In Business News this week: Czech industry growth among highest in EU; public debt rises slightly in Q1; CEB to sell bonds in Asia; Czechs spend 16 billion on drugs and prostitutes; and Prague transport company to stop outsourcing ticket sales.
Czech industrial output grew by 9.2 percent year-on-year in April which was the third highest figure in the EU, according to the bloc’s statistics agency Eurostat. The largest growth, 15 percent, was recorded in Ireland, followed by Hungary with 10.1 percent. On average, the EU’s industrial output rose by 0.8 percent. Analysts believe Czech industry is benefiting from revived demand from the euro-zone, and expect the country’s industrial output will continue to grow in the coming months.
The Czech national debt rose by 46 million crowns to reach a total of 1.683 trillion, according to revised figures released by the Czech Finance Ministry on Friday. The country’s internal debt increased by 1.1 billion to 1.289 trillion; meanwhile, the Czech external debt decreased by around 1 billion to over 394 billion crowns. Last year, the overall public debt rose by around 16 billion crowns, the smallest increase since 1996. Finance Minister Andrej Babiš said earlier this year the debt should stabilize at some 1.7 trillion in the future.
Czech Export Bank is seeking to raise around 250 million euro through selling a planned emission of seven-year bonds in several Asian countries, the daily Hospodářské noviny reported on Friday. Representatives of the state-owned bank, which promotes exports and provides loans to foreign companies to help them buy Czech products, met with potential investors in Beijing on Thursday; other meetings are scheduled in Tokyo, Shanghai and London. The bonds’ emission is to be managed by JP Morgan and Goldman Sachs. The Czech minister of industry and trade, Jan Mládek, said a large Chinese investment fund, CIC, had expressed interest in the deal. The bank is planning to use the funds to refinance its current activities and to launch new operations, according to its CEO Karel Bureš.
Czechs spent an estimated 16 billion crowns on drugs and prostitution in 2011 which represented around 0.5 percent of the country’s gross domestic product, the news website novinky.cz reported on Thursday quoting data from the Czech Statistics Office. Compared to 2010, the amount spent on drugs and prostitution increased by 6.3 billion. The value of drug sales and prostitution is based on estimates from various government agencies including the police and customs as well as NGOs, the office said.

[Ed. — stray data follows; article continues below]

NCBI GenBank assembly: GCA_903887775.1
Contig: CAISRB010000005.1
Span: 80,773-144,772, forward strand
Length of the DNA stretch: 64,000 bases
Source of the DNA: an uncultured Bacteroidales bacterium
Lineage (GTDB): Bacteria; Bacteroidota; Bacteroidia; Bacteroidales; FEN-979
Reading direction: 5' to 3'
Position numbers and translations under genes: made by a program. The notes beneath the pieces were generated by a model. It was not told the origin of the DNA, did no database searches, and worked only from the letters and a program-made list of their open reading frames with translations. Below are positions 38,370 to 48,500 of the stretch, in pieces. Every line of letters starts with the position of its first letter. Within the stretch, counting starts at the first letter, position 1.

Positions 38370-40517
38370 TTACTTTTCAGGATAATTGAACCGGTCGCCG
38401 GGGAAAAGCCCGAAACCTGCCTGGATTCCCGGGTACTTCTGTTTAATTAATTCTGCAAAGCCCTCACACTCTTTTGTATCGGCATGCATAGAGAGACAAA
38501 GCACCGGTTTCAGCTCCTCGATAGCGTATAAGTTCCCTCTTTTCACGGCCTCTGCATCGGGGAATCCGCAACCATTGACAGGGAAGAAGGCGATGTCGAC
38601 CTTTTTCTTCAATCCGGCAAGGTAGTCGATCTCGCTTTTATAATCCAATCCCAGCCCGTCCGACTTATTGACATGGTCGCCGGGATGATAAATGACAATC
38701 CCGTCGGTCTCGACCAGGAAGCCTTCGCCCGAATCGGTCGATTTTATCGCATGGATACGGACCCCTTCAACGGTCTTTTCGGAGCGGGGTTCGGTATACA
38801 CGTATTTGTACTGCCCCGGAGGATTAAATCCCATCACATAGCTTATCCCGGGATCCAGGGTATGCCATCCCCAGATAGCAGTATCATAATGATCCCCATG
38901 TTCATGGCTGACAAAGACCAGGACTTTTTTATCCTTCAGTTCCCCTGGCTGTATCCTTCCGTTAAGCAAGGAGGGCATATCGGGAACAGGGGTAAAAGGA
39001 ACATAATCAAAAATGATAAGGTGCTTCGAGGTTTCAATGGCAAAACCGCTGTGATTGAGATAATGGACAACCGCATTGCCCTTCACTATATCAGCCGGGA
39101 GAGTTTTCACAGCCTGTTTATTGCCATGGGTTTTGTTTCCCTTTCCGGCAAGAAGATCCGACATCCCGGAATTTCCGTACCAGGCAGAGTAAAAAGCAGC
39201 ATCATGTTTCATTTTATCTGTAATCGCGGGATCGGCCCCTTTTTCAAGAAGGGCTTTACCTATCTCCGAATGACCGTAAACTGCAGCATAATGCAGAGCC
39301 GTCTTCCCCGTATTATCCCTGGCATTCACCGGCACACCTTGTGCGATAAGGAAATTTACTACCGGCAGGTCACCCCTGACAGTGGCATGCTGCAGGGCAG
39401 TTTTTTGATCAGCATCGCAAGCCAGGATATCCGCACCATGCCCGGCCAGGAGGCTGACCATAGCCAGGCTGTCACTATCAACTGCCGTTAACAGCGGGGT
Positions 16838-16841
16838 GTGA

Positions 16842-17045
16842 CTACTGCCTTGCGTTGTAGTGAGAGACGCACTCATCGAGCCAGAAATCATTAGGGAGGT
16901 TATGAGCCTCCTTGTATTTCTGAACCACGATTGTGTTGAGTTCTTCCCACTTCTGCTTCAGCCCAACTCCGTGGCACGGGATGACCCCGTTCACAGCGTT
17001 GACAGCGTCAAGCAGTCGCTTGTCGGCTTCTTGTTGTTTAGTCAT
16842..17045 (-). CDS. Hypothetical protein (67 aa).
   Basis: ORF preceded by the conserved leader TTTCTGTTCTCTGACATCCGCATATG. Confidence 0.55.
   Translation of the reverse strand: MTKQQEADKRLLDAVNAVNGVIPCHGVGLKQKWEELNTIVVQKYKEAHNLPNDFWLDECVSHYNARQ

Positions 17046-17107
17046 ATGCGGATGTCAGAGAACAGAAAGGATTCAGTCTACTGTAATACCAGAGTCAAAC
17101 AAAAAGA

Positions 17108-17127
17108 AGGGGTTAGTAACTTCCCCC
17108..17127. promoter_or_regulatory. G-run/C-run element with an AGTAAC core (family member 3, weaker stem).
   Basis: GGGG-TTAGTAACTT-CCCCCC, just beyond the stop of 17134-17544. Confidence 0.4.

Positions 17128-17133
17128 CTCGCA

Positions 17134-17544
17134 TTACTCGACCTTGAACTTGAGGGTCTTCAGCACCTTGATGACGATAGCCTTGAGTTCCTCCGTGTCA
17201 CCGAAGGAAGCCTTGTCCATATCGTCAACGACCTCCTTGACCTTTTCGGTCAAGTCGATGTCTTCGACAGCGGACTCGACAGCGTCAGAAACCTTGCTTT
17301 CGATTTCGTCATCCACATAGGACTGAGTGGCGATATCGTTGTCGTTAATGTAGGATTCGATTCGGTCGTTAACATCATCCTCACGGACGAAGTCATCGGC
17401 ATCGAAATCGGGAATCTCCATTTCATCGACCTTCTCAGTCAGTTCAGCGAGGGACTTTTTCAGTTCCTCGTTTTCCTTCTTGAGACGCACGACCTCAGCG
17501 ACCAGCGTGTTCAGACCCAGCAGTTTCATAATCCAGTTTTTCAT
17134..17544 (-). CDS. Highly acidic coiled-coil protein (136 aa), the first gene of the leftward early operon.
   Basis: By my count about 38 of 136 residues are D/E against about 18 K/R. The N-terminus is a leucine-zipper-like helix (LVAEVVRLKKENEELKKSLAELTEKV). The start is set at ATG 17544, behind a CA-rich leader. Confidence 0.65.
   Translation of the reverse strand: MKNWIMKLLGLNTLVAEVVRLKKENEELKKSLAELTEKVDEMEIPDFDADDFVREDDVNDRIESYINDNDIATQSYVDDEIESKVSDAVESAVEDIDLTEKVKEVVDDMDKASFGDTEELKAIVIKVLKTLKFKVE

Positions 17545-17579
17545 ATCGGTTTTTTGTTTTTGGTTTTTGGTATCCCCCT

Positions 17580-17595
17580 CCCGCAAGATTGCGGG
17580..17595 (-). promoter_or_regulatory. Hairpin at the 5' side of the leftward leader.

Prague’s public transport company will manage its own ticket sales as of September after it decided to end its controversial cooperation with the firm Cross Point, the transport company CEO, Jaroslav Ďuriš, told the news agency ČTK. The company’s contract with Cross Point expired in February but was extended until the end of August as the firm could not find another ticket sales operator. The police are prosecuting four people over the deal with Cross Point which was allegedly manipulated and overpriced. Prague transport company is planning to create 120 jobs to be able to manage its ticket sales; taking over the operation should save the firm tens of millions of crowns, according to the company’s director.
Friendly guide maps Prague ethnic eateries
Czech political parties clash over who should exploit lithium reserves
Thriving Prague hotels raising prices to previously unseen levels
Activists pour blood-red substance in Vltava to protest alleged ‘misuse’ of Mánes art gallery
Almost one-third of Czechs can’t afford week-long package vacation, broadcaster reports